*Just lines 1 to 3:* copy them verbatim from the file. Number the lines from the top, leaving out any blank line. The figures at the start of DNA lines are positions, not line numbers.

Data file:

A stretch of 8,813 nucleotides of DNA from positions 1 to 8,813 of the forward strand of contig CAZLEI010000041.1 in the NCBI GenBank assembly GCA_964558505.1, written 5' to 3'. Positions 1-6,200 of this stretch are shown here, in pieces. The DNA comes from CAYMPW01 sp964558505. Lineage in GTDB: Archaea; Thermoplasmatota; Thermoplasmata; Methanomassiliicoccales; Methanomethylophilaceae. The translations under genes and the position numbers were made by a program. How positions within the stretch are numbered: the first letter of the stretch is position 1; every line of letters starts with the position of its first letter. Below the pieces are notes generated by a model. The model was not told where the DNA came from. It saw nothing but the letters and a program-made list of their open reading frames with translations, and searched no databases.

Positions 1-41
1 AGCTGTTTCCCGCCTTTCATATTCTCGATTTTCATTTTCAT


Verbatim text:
A stretch of 8,813 nucleotides of DNA from positions 1 to 8,813 of the forward strand of contig CAZLEI010000041.1 in the NCBI GenBank assembly GCA_964558505.1, written 5' to 3'. Positions 1-6,200 of this stretch are shown here, in pieces. The DNA comes from CAYMPW01 sp964558505. Lineage in GTDB: Archaea; Thermoplasmatota; Thermoplasmata; Methanomassiliicoccales; Methanomethylophilaceae. The translations under genes and the position numbers were made by a program. How positions within the stretch are numbered: the first letter of the stretch is position 1; every line of letters starts with the position of its first letter. Below the pieces are notes generated by a model. The model was not told where the DNA came from. It saw nothing but the letters and a program-made list of their open reading frames with translations, and searched no databases.

Positions 1-41
1 AGCTGTTTCCCGCCTTTCATATTCTCGATTTTCATTTTCAT